Bilal Ozkan Lafci, website username login: StratifiedLake
Member of the following CSDMS groups
- Terrestrial Working Group
- Cyberinformatics and Numerics Working Group
- Hydrology Focus Research Group
Signed up for the mailing list: yes
An internal bore is a type of large-scale geophysical flow where a shock-like height discontinuity propagates along an interface between two fluids of different densities. Internal bores are responsible for many complex and interesting atmospheric and oceanographic phenomena. The most visually striking and well-known example of an internal bore is the Morning Glory cloud formation off the northern coast of Australia (pictured at left), which is formed by the interaction of a sea-breeze with a temperature inversion layer. Internal bores can also be formed in the atmosphere by cold outflows from thunderstorms. In marine environments, internal bores can arise from several mechanisms such as the interaction of the tides with ocean floor topography, or by gravity current flows past submarine obstacles.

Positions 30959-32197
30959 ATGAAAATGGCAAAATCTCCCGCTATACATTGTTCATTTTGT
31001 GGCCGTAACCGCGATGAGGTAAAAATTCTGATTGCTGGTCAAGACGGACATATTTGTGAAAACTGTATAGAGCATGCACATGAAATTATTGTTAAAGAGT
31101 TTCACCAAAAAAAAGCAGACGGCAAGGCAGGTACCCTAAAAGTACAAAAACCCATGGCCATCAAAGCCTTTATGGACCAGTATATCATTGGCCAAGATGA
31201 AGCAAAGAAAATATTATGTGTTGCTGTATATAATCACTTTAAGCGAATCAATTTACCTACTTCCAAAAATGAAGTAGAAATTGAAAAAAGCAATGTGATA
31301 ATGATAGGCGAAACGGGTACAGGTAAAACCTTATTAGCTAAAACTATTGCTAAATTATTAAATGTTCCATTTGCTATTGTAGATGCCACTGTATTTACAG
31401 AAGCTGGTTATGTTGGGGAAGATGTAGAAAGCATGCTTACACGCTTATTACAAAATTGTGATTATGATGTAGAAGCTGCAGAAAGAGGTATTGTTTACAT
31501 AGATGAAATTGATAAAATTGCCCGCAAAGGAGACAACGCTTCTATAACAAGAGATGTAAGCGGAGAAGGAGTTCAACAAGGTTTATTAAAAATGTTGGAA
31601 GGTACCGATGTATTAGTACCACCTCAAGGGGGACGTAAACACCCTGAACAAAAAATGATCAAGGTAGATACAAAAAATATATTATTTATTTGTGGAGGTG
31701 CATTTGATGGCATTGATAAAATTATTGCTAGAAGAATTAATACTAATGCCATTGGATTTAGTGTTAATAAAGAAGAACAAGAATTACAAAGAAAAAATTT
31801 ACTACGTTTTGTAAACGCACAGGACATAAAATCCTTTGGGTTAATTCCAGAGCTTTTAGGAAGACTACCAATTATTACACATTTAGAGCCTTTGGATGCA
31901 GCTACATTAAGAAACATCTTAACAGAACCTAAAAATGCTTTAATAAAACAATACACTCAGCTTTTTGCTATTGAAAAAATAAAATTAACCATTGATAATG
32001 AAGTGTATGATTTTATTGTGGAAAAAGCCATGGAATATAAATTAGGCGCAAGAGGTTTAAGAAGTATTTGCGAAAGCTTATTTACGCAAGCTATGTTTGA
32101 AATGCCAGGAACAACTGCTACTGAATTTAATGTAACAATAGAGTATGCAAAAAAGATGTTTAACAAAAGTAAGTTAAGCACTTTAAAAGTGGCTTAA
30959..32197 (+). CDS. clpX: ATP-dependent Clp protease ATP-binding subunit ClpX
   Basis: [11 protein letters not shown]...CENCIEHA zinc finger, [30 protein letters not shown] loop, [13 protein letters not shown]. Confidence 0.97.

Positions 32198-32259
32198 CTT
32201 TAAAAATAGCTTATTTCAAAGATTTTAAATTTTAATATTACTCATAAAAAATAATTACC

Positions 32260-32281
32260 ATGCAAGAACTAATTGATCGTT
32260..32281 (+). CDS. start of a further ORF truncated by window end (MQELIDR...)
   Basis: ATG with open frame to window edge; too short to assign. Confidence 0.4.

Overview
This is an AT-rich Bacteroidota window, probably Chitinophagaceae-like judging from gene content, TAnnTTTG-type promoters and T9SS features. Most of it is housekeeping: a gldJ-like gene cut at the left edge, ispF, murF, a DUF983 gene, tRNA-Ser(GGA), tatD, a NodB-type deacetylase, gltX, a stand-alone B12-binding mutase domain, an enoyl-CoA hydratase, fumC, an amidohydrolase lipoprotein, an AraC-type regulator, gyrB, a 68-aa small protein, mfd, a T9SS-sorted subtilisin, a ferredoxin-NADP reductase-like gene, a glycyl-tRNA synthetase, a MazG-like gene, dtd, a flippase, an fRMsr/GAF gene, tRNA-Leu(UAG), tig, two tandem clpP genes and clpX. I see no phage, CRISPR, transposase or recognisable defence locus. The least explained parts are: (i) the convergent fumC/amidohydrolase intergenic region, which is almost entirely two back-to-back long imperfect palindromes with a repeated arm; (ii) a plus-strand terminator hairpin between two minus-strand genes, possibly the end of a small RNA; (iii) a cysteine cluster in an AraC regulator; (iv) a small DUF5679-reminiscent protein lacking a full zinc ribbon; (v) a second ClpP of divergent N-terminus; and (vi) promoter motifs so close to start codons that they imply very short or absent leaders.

For the last 60 years, people have been developing and refining analytical models to describe the propagation of internal bores. If the densities of the two fluids are very different, as is the case for a tidal bore, which propagates along an interface between water and air, a very accurate model describing a bore's propagation as a function of its size can be obtained by conserving mass and momentum across a control volume encompassing the more dense layer of fluid. However, if the densities are very similar, the upper fluid cannot be neglected. In this case, there is not enough information to come up with a closed form model from a control volume analysis unless we make some assumption about the energy loss across the bore.
That's where we come in. To gain insight into how energy evolves and dissipates within an internal bore, we simulate them using two and three-dimensional direct numerical simulations. An example of one of our two-dimensional simulations is shown below. These simulations allow us to directly measure the energy and how it evolves as the bore propagates. Based on our results, we are able to propose a new analytical model for internal bores which takes into account mixing at the interface between the two layers. Our new model accurately predicts internal bore's propagation velocities, and can also predict the amount of energy lost to mixing. These results will soon be published in the Journal of Fluid Mechanics. We are now working on extending our model and simulations to non-Boussinesq internal bores so we can bridge the gap between Boussinesq and single-layer bores.